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Sustainable Development LawPrinciples, Practices, and Prospects$
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Marie-Claire Cordonier Segger and Ashfaq Khalfan

Print publication date: 2004

Print ISBN-13: 9780199276707

Published to Oxford Scholarship Online: March 2012

DOI: 10.1093/acprof:oso/9780199276707.001.0001

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Origins of the Sustainable Development Concept *

Origins of the Sustainable Development Concept *

(p.15) 1 Origins of the Sustainable Development Concept*
Sustainable Development Law

Marie-Claire Cordonier Segger

Ashfaq Khalfan

Oxford University Press

It was not until the report of the World Commission on Environment and Development, “the Brundtland Report” and the 1992 United Nations Conference on Environment and Development that the term “sustainable development” gained global currency. Over 7,000 delegates from 178 countries recognised a global need for environmental protection with economic and social development, and called for sustainable development. In 1997, governments met in the United Nations General Assembly Special Session on Sustainable Development to review progress; they urged further development of the concept, and greater efforts for its implementation on all levels. In 2002, at the World Summit for Sustainable Development in Johannesburg, South Africa, more than 22,000 official delegates gathered to call for coherence between the three pillars of sustainable development — social justice, economic growth, and environmental protection. This section briefly examines the evolution of the concept of sustainable development and its prospects beyond the “Johannesburg Summit”.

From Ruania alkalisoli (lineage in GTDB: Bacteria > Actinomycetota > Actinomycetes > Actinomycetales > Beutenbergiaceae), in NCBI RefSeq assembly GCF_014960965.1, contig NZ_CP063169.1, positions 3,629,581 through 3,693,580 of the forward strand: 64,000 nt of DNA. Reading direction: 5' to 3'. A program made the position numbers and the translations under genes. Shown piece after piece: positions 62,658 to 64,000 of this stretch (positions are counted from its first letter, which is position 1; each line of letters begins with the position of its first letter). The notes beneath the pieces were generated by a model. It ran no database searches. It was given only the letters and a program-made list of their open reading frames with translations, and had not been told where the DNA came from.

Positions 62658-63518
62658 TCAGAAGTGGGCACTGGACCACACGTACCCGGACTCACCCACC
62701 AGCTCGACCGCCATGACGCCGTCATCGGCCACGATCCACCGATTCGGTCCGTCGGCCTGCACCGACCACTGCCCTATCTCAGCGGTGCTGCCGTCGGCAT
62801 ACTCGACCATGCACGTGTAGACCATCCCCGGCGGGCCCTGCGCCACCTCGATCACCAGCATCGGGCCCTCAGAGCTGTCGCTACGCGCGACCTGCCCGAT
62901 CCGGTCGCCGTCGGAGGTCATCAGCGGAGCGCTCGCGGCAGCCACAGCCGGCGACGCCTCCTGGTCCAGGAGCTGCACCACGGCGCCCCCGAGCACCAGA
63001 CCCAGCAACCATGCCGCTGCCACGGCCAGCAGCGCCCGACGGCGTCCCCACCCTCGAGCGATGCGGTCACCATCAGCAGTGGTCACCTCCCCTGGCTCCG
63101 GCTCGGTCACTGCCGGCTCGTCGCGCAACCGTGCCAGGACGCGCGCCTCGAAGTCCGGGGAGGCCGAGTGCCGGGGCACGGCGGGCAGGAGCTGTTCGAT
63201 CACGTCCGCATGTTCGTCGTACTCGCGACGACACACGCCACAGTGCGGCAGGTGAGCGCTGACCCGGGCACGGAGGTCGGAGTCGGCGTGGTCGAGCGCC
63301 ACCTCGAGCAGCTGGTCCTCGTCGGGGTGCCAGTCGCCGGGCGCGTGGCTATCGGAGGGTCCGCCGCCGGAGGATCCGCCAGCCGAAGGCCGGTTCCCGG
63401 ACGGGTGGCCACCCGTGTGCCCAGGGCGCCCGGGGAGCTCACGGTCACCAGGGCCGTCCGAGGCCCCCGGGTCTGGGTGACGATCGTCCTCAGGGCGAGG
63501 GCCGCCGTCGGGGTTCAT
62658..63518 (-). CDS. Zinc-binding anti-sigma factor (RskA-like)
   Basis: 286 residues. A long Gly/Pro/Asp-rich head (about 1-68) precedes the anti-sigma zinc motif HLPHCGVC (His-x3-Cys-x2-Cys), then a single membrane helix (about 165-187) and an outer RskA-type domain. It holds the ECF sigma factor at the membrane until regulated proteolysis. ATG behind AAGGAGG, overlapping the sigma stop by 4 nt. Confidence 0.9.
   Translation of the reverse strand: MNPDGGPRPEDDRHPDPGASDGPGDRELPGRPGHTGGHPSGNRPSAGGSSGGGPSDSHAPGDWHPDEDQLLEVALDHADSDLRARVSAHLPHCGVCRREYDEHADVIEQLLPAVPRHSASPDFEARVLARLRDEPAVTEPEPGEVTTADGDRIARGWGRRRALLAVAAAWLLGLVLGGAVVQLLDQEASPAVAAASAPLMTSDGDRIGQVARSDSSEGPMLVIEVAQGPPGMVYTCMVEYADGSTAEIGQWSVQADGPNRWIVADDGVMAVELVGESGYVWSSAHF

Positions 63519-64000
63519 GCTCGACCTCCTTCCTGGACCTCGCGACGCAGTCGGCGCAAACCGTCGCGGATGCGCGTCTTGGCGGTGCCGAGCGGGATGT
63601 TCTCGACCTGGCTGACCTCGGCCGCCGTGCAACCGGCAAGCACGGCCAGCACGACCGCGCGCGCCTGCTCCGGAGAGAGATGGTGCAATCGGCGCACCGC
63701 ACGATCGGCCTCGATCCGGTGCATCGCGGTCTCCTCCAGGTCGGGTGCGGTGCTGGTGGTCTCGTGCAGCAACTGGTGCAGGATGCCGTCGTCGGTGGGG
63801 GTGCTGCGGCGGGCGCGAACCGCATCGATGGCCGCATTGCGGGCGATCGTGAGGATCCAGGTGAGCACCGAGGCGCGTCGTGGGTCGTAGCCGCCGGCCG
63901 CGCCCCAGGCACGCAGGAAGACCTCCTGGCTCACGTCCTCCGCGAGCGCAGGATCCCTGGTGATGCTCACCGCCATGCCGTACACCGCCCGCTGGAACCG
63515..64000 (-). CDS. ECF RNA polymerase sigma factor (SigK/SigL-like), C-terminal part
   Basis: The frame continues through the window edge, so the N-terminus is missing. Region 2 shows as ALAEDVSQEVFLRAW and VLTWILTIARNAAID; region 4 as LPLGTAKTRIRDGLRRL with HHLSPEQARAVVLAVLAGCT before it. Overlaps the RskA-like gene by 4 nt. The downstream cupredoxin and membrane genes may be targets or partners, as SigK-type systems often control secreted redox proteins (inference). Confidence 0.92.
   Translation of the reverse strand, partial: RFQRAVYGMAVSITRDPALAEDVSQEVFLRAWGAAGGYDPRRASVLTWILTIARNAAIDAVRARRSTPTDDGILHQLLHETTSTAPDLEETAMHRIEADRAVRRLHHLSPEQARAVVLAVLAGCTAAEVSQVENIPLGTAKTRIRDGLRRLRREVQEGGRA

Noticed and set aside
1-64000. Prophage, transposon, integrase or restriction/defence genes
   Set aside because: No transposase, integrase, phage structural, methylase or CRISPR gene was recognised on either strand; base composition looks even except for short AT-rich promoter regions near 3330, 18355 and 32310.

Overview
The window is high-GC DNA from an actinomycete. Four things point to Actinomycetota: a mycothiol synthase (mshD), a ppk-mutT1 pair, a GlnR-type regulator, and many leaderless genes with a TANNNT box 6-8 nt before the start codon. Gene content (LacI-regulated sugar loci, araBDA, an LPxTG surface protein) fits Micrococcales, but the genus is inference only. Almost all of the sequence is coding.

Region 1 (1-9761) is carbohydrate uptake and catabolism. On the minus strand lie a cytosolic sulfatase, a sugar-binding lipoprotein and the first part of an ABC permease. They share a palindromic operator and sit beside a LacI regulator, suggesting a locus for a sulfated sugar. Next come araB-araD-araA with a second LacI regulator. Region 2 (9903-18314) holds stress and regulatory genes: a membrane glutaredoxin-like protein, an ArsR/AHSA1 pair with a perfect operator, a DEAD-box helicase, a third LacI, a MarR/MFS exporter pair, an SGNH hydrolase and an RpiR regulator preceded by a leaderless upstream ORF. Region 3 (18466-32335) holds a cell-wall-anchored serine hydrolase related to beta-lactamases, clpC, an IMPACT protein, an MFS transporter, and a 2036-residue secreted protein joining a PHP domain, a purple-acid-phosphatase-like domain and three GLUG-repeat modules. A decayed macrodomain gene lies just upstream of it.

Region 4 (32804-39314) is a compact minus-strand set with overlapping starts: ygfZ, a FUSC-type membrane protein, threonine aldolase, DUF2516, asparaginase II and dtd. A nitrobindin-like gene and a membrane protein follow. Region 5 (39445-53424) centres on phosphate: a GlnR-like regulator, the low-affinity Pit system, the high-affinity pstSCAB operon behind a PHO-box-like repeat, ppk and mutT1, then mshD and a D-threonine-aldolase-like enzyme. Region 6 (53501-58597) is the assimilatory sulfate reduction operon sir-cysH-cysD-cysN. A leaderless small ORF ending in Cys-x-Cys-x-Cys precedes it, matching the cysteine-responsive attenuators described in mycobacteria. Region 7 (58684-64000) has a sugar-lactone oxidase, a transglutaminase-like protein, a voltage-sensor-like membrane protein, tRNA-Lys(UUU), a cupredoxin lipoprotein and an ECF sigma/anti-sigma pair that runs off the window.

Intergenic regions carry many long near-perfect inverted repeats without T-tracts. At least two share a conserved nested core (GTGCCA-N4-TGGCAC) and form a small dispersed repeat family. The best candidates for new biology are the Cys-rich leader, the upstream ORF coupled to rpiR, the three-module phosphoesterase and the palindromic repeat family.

Keywords:   World Commission, Brundtland Report, sustainable development, United Nations General Assembly Special Session, Johannesburg Summit

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